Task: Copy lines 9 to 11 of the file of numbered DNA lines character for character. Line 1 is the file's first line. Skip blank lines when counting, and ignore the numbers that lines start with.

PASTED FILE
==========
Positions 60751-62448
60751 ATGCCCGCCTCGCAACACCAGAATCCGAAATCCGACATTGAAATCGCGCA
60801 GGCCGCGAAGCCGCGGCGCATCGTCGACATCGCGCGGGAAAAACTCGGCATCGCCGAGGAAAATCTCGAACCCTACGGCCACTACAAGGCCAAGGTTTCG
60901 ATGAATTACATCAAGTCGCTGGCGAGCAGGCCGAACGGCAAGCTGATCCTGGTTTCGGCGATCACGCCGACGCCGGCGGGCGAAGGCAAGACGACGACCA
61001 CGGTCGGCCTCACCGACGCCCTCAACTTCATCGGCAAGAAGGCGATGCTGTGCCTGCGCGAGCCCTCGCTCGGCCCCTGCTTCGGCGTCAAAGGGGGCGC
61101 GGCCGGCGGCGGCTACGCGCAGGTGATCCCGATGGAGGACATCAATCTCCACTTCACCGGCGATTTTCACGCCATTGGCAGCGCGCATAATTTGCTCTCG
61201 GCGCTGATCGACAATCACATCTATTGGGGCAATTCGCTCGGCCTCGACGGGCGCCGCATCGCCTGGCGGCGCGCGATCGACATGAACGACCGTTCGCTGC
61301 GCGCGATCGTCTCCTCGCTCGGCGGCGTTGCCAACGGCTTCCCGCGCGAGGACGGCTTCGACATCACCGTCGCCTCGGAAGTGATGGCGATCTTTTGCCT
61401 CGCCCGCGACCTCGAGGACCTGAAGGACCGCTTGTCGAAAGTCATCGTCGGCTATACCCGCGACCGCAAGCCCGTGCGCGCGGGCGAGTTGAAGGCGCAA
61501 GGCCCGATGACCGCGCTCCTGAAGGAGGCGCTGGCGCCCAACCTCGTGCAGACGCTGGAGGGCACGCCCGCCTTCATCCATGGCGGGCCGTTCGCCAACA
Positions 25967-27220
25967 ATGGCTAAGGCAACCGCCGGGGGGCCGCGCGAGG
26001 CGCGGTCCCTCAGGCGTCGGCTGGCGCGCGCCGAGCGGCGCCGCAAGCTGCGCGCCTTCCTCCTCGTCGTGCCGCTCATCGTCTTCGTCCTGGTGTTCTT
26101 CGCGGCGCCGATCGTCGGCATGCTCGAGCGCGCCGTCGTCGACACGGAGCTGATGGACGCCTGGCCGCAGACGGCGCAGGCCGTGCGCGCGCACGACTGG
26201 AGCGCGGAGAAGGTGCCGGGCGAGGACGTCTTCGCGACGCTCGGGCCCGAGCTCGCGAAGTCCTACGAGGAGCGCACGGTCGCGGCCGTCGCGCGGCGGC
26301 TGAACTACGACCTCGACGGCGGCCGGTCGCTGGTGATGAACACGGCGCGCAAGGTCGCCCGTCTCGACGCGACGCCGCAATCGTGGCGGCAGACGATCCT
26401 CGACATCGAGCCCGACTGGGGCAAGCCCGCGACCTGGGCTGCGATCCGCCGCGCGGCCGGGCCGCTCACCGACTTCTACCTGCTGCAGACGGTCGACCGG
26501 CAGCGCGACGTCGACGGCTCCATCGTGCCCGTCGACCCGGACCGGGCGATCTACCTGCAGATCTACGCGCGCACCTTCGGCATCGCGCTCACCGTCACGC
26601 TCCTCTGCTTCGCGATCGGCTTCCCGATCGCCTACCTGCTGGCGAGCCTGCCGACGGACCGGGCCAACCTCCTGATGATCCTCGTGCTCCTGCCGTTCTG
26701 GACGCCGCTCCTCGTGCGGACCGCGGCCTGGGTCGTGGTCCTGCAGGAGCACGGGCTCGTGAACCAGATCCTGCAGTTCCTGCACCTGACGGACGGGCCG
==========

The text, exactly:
61401 CGCCCGCGACCTCGAGGACCTGAAGGACCGCTTGTCGAAAGTCATCGTCGGCTATACCCGCGACCGCAAGCCCGTGCGCGCGGGCGAGTTGAAGGCGCAA
61501 GGCCCGATGACCGCGCTCCTGAAGGAGGCGCTGGCGCCCAACCTCGTGCAGACGCTGGAGGGCACGCCCGCCTTCATCCATGGCGGGCCGTTCGCCAACA
Positions 25967-27220